# Composite Scores

While adopt also allows implementation of custom scores via
subclassing, for most applications a simple point-wise arithmetic on
scores is sufficient. For instance, consider the case of a utility
maximizing approach to planning where not a hard constraint on power but
rather a trade-off betweem power and expected sample size is required.
The simplest utility function would just be a weightes sum of both power
(negative weight since we minimize costs!) and expected sample size.

Consider the following situation

```
H_0 <- PointMassPrior(.0, 1)
H_1 <- PointMassPrior(.2, 1)
datadist <- Binomial(.1, two_armed = FALSE)
ess <- ExpectedSampleSize(datadist, H_1)
power <- Power(datadist, H_1)
toer <- Power(datadist, H_0)
```

Adoptr supports such `CompositeScores`

via the
`composite`

function:

`objective <- composite({ess - 50*power})`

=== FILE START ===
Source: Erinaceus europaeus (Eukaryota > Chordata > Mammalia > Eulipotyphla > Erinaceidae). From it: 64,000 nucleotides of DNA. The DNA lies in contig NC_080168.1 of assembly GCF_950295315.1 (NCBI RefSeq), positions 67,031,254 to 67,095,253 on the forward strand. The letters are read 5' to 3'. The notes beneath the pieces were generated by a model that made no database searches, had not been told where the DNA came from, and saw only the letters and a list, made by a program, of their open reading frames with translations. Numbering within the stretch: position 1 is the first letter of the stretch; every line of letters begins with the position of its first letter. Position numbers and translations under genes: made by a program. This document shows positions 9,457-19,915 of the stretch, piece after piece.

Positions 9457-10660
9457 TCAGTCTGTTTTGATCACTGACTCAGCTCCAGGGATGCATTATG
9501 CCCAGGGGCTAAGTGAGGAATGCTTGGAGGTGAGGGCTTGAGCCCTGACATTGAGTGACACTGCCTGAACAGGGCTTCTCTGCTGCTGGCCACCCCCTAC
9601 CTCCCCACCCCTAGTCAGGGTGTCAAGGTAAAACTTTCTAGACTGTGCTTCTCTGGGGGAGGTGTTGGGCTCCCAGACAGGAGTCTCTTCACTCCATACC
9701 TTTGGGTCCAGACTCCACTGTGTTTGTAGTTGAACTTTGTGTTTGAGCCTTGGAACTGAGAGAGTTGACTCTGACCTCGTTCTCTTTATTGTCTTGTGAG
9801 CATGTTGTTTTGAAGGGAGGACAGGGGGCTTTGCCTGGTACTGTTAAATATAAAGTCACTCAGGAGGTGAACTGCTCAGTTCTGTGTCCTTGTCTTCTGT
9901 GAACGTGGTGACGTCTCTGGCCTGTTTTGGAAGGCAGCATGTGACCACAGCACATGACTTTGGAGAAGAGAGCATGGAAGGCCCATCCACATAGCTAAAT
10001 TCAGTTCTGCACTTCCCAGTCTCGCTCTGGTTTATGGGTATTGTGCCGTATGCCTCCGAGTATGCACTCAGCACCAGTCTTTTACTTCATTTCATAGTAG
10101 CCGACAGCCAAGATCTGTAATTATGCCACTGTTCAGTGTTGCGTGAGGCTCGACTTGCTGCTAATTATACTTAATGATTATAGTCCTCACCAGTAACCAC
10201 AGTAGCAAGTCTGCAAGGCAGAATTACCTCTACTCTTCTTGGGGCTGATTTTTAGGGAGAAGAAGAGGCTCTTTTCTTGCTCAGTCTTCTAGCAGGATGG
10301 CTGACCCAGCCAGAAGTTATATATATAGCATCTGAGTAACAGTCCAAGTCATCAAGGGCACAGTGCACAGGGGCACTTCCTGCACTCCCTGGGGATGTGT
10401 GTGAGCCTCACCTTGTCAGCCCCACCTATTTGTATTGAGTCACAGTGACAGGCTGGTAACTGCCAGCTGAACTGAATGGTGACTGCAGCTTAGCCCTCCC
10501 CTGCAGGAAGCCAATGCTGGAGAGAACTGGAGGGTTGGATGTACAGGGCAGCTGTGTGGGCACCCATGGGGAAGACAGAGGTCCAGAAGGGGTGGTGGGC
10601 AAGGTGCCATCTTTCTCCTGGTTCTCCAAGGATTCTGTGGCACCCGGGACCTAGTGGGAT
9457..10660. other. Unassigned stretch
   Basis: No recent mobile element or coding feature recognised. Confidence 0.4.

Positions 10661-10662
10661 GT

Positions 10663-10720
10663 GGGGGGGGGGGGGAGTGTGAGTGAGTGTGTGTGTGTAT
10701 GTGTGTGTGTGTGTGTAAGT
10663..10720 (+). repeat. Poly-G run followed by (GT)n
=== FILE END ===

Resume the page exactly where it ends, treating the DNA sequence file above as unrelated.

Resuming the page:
The new unconditional score can be evaluated as usual, e.g.

```
design <- TwoStageDesign(
n1 = 100,
c1f = .0,
c1e = 2.0,
n2_pivots = rep(150, 5),
c2_pivots = sapply(1 + adoptr:::GaussLegendreRule(5)$nodes, function(x) -x + 2)
)
evaluate(objective, design)
#> [1] 59.34104
```

Note that conditional and unconditional scores cannot be mixed in an
expression passed to `composite`

. Composite conditional
score, however, are possible as well.

```
cp <- ConditionalPower(datadist, H_1)
css <- ConditionalSampleSize()
cs <- composite({css - 50*cp})
```

```
evaluate(cs, design, c(0, .5, 1))
#> [1] 200.2961 200.0316 200.0021
```

Of course, composite conditional scores can also be integrated

```
evaluate(expected(cs, datadist, H_1), design)
#> [1] 59.34104
```

and (due to linearity) the result is exactly the same as before.

## Functional Composition

Composite scores are not restricted to linear operations but support
any valid numerical expression:

```
cs <- composite({log(css) - 50*sin(cp)})
evaluate(cs, design, c(0, .5, 1))
#> [1] -36.39139 -36.53500 -36.55095
```

Even control flow is supported:

```
cs <- composite({
res <- 0
for (i in 1:3) {
res <- res + css
}
res
})
evaluate(cs, design, c(0, .5, 1))
#> [1] 750 750 750
```

The only real constraint is that the expression must be
vectorized.